Page 129 - Ar-Raheeq Al-Makhtum

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said: “Let me see him.” They pointed at him. Seeing him she said: “All misfortunes are nothing so
long as you are safe.”
Umm Sa‘d bin Mu‘adh came running to see the Prophet (Peace be upon him). At that time her son
was holding the rein of his mare. Seeing his mother, he said to the Prophet (Peace be upon him): “O
Messenger of Allâh (Peace be upon him). This is my mother.” The Prophet (Peace be upon him)
said: “She is welcome”; and he stopped and waited for her. When she drew near, he consoled her,
for her killed son ‘Amr bin Mu‘adh. But she said: “So long as I see you are safe, my misfortune will
certainly go into oblivion.” Then the Messenger of Allâh (Peace be upon him) supplicated Allâh for
the relatives of those who were killed at Uhud and said: “Cheer up! Umm Sa‘d and bear good tidings
to their kindred that all their people killed in the battle are comrades in Paradise and they are
intercessors for all their kinsfolk.” She replied, “O Messenger of Allâh, we are satisfied. Who would
cry on them after this cheerful news?” Then she resumed saying: “O Messenger of Allâh, invoke
Allâh (for those who stayed behind)” He said: “O Allâh keep sorrow off their hearts! And console
them with their misfortunes. Compensate those who stayed behind with goodness and welfare.”
In the evening of that day — i.e. Saturday, the seventh of Shawwal, 3rd year A.H. — the Messenger
arrived in Madinah. As soon as he reached his house, he handed his sword to his daughter Fatimah
and said: “O daughter, wash the blood off this sword. By Allâh it has been helpful to me today.” ‘Ali
bin Abi Talib handed her his sword and said: “And wash the blood of this sword too. By Allâh, it has
been helpful to me today.” So the Messenger of Allâh (Peace be upon him) said: “Sahl bin Haneef
and Abu Dujana have been as courageous as you are in the fight.”
Most of the narrations confirmed that seventy Muslims were killed and most of them, sixty-five,
Helpers; forty-one of whom were from Khazraj and twenty-four from Aws. This, besides one Jew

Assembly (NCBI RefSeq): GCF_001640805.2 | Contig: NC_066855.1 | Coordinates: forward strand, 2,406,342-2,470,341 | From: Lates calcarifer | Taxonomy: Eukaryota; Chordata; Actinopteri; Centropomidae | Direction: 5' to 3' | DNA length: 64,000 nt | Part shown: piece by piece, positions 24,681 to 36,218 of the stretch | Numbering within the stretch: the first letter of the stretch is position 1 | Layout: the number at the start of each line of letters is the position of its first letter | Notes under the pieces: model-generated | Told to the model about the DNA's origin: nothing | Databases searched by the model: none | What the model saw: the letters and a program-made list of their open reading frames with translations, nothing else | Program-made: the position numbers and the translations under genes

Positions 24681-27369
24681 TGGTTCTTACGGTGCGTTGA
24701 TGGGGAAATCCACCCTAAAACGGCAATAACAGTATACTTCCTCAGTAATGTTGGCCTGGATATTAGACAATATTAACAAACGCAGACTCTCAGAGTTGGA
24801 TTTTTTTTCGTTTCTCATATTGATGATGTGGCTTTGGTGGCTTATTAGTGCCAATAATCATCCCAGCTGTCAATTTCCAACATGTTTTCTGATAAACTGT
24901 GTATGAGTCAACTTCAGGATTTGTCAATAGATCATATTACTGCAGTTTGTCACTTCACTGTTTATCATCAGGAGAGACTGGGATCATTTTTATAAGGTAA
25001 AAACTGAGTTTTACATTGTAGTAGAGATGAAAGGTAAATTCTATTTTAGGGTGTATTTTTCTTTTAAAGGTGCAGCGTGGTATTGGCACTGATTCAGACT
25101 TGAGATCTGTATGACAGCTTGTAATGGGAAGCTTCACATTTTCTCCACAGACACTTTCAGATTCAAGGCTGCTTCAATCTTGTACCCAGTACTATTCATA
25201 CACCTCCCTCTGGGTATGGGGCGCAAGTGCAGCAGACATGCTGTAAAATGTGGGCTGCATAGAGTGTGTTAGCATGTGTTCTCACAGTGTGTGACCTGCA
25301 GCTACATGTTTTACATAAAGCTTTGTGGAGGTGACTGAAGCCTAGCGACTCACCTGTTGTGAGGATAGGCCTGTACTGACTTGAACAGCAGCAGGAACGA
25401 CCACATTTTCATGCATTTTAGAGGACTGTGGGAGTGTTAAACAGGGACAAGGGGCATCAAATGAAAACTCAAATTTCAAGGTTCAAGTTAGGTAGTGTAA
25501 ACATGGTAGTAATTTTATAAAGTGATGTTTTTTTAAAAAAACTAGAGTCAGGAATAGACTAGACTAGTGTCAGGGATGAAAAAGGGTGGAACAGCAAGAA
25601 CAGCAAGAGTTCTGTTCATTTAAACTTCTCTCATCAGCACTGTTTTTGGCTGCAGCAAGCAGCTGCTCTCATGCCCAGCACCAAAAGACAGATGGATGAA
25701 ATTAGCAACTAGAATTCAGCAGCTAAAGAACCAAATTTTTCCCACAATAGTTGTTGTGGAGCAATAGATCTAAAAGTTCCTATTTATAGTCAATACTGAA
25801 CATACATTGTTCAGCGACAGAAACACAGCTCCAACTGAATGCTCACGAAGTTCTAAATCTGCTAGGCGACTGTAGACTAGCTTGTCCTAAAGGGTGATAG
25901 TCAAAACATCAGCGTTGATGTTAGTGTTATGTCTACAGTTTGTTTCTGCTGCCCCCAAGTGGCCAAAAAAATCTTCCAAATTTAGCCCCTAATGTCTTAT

and four Emigrants.
As for the polytheists, twenty-two of them were killed, but some versions speak of thirty-seven;
after all, Allâh knows best.
On Saturday night, the eighth of Shawwal, and after their return from Uhud, the Muslims spent that
night in an emergency case — though they were dead-beat, extremely exhausted. They stayed on
the alert, and spent that night guarding the outlets and inlets of Madinah. They were specially busy
guarding their general leader, the Messenger of Allâh (Peace be upon him) for fear that some
suspects could commit an unexpected folly.
The Messenger of Allâh (Peace be upon him) on his part, spent the night pondering over the
situation. He feared that the idolaters might think — while they were still on their way to Makkah—
of reversing their way a nd diverting to Madinah after they had realized that they had availed nothing
of that victory. They might regret and decide to invade Madinah as a compensation. Therefore the
Messenger of Allâh (Peace be upon him) was determined to go out in pursuit of the Makkan army.
The Prophet (Peace be upon him) called out unto people and ordered them to march to encounter
the enemy of Islam. That was on Sunday morning— next day to Uhud— the eighth of Shawwal. He
said: “Nobody will march to the fight except those who have already participated in Uhud fight.”
‘Abdullah bin Ubai said: “I will march out with you.” “No,” said the Prophet (Peace be upon him).
Whilst the Muslims were suffering a lot from painful pains and deep anxiety, they responded to his
call positively. Jabir bin ‘Abdullah implored the Prophet (Peace be upon him) to allow him join them
in that fresh invasion on account that he always had a liking to witness all the battles that the
Prophet (Peace be upon him) was involved in. He had not participated in Uhud because his father
asked him to stay in Madinah with his sisters . And he was granted his wish.
The Muslims marched out until they reached a place called Hamra’ Al-Asad — about eight miles from
Madinah. He encamped there. In that place Ma‘bad bin Abi Ma‘bad came to the Messenger of Allâh
(Peace be upon him) and professed Islam. Some people said that he remained an idolater; he
simply desired to give the Messenger some advice out of abidance by a covenant between Khuza‘ah
(his tribe) and Bani Hashim. He said “O Muhammad (Peace be upon him)! By Allâh, we feel great
sorrow for what had happened to you and to your Companions. We really hope you will not suffer
again.” So, the Messenger of Allâh (Peace be upon him) suggested that he overtake Abu Sufyan and
discourage him from pursuing his evil intentions.
The Messenger’s fears of a possible return of the idolaters proved to be absolutely true. For no
sooner had the idolaters dismounted and encamped at Ar-Rawhâ’ — a place thirty-six miles from
Madinah, than they started reproaching one another. A group of them said to another one: “You did
nothing. You broke down their force but you left them. There are still some distinguished men
among them who will probably gather people up to fight you again. So let us g o back and annihilate
them and crush down their forces.”
It was in fact a hasty decision taken by shallow-minded people who misjudged the potential power
and morale on both parties, that is why an eminent leader of Quraish, Safwan bin Omaiyah, tried to
dissuade his people from pursuing that venture, saying: “O people. Do not do such a thing! For I
fear that he will gather up those who had stayed behind and did not share in Uhud. Go back home
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